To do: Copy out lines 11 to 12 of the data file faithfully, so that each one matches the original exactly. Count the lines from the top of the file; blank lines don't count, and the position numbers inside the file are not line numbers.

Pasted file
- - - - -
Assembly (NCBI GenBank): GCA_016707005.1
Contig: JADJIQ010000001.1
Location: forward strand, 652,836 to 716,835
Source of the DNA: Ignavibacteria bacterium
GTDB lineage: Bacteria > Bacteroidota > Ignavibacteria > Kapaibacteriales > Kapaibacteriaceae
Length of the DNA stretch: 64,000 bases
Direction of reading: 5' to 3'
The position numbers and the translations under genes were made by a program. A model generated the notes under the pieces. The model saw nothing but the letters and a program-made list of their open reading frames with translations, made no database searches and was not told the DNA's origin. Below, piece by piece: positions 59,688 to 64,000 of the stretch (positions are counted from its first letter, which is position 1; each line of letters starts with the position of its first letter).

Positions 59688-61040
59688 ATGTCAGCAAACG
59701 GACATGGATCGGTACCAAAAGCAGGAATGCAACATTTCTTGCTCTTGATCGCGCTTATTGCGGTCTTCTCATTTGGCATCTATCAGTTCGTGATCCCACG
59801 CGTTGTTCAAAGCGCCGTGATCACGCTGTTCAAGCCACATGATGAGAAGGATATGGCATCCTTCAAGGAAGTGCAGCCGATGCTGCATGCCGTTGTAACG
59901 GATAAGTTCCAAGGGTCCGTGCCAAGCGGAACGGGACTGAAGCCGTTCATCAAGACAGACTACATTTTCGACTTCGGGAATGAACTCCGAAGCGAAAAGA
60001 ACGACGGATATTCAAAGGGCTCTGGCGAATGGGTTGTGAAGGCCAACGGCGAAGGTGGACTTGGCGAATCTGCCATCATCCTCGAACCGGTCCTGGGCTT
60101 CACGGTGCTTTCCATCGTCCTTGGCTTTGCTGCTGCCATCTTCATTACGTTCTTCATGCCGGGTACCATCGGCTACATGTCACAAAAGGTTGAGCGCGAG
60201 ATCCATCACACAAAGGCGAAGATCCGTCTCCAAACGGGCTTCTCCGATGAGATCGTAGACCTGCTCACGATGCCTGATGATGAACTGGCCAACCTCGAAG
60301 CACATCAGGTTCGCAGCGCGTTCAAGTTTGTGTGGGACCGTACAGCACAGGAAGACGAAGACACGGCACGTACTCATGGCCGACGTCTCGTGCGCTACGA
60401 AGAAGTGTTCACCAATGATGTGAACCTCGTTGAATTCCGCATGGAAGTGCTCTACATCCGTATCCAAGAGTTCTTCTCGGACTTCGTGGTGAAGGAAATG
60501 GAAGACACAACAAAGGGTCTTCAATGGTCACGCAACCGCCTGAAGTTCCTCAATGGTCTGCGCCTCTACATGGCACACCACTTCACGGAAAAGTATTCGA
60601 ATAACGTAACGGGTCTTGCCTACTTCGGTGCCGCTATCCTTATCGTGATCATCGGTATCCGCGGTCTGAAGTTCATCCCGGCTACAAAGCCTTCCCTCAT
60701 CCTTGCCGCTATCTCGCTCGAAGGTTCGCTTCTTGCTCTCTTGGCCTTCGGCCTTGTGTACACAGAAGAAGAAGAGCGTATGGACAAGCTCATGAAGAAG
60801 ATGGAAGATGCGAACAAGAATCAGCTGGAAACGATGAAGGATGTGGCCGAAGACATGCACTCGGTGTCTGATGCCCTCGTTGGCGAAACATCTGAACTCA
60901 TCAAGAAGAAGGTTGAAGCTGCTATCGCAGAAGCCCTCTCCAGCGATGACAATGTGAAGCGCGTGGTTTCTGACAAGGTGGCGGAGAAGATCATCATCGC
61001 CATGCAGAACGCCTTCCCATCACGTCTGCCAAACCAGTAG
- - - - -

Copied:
59701 GACATGGATCGGTACCAAAAGCAGGAATGCAACATTTCTTGCTCTTGATCGCGCTTATTGCGGTCTTCTCATTTGGCATCTATCAGTTCGTGATCCCACG
59801 CGTTGTTCAAAGCGCCGTGATCACGCTGTTCAAGCCACATGATGAGAAGGATATGGCATCCTTCAAGGAAGTGCAGCCGATGCTGCATGCCGTTGTAACG